Verily, ladies, we say unto you: no matter how much money you spend and how many cosmetics you buy, you’ll never look as good as the model in the makeup ad. Even the model in the makeup ad doesn’t actually look as good as the model in the makeup ad because, pre-publication, her picture was Photoshopped, airbrushed and otherwise altered to the point where her own mother would be hard-pressed to recognize her.
The problem with “beauty” advertising aimed at women (well, one problem with “beauty” advertising aimed at women), is that, thanks to the use of such alterations, the beauty industry often promotes standards that aren’t merely implausible, but biologically impossible. This has become so pervasive, there’s an entire subcategory of Internet meme known as the “Photoshop Fail,” with countless blogs dedicated to it.
In 2006, Dove tried turning this trope on its head with a well-regarded TV commercial/“short film” called “The Evolution of Beauty,” showing how an ordinary, attractive young model was transformed into an impossible billboard goddess: not just through the use of artful makeup and hairstyling techniques, but also by manipulating her final photo to lengthen her neck, move her cheekbones, make her eyes twice as large as reality, and other tricks that would be impossible even for a plastic surgeon to accomplish.
Eye of the needle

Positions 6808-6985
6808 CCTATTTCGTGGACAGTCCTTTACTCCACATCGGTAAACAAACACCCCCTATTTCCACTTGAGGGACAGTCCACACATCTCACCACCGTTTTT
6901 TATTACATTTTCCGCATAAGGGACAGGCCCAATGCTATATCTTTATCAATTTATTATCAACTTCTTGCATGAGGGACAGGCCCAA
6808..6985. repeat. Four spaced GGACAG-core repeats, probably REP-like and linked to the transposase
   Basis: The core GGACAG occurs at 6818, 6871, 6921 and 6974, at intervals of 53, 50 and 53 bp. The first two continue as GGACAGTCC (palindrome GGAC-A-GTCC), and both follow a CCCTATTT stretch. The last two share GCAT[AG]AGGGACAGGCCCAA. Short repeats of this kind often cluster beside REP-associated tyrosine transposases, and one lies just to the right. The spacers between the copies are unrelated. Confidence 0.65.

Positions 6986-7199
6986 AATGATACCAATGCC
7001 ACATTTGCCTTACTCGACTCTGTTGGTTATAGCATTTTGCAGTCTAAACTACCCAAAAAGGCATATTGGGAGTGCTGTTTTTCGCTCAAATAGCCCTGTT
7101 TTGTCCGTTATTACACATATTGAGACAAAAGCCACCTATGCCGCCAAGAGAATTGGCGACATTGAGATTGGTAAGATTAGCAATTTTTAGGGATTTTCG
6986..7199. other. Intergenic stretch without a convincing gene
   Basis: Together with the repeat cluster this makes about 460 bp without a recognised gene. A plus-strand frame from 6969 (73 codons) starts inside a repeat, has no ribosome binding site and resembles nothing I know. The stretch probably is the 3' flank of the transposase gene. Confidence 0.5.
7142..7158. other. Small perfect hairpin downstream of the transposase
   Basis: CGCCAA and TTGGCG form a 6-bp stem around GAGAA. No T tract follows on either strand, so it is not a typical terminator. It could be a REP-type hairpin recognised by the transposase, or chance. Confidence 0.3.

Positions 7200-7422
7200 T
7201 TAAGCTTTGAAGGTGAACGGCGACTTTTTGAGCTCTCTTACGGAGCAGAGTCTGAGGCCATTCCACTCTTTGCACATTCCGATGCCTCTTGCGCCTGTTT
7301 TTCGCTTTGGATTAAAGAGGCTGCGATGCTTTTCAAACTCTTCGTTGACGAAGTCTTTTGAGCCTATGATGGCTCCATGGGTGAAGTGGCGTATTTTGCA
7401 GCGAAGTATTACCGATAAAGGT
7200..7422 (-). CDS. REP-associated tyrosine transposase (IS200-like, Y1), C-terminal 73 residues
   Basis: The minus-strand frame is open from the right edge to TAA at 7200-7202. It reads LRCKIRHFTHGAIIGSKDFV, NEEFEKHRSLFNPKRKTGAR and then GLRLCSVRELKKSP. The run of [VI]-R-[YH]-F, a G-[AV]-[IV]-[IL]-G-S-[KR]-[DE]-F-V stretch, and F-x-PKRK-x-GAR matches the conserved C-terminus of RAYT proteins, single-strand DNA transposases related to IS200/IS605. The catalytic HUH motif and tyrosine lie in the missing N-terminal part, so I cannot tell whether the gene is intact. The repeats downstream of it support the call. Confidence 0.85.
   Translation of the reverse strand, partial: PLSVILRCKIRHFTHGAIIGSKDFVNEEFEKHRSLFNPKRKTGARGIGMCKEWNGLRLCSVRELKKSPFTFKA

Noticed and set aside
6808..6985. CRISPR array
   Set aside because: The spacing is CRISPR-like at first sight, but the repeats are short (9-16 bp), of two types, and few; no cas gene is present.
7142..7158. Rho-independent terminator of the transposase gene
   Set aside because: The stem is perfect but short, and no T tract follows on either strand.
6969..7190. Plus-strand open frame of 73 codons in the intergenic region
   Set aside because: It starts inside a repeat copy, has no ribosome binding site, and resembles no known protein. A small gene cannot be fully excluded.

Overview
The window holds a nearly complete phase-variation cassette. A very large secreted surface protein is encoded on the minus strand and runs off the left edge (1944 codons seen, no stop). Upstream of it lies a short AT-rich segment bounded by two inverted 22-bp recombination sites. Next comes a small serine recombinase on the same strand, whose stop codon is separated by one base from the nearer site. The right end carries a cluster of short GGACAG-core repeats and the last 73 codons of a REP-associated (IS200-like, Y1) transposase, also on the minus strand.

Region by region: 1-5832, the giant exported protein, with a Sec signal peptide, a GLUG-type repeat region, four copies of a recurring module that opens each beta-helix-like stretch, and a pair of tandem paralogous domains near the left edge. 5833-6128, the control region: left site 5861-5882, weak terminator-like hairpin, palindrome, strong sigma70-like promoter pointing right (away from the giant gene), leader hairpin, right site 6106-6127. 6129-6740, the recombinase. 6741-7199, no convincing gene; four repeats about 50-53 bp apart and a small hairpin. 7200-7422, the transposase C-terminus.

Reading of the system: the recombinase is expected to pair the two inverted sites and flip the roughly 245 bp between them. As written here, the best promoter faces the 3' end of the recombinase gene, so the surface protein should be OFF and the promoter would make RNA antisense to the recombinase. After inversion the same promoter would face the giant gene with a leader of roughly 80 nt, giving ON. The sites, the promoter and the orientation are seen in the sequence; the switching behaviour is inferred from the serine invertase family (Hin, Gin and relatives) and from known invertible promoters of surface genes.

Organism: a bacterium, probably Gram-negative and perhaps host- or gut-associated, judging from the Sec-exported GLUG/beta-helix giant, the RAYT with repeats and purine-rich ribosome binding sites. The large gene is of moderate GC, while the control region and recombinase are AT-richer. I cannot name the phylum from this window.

But the rest of the beauty and fashion industry paid no attention. One of the more notorious examples of Photoshop failure came in 2009, when Ralph Lauren released an infamous catalog photo of a fashion model altered to look so skinny, the model ended up with a waistline narrower than her head.
Now, though, a new women’s magazine is hoping to reverse this unrealistic trend by promising to use only genuine, un-manipulated photos. Last week, on Oct. 10, the Huffington Post’s Style section first took notice of Verily, a new women's magazine which promises its readers: "Whereas other magazines artificially alter images in Photoshop to achieve the so-called ideal body type or leave a maximum of three wrinkles, Verily never alters the body or face structure of the Verily models."
Should you doubt that such a policy (or magazine) is really necessary, it’s worth noting that on Oct. 11, barely 24 hours after HuffPo first made notice of Verily’s existence, the Photoshop Disasters blog displayed an actual fashion-catalog photo showing a model whose legs had been stretched to at least twice their actual length.
Perhaps the advertiser actually intended to portray the message “Hey, ladies, buy our dress if you want to look like a woman who’s had her ankles surgically replaced with subcutaneous circus stilts,” but we have yet to meet the fashionista willing to adopt this trend herself.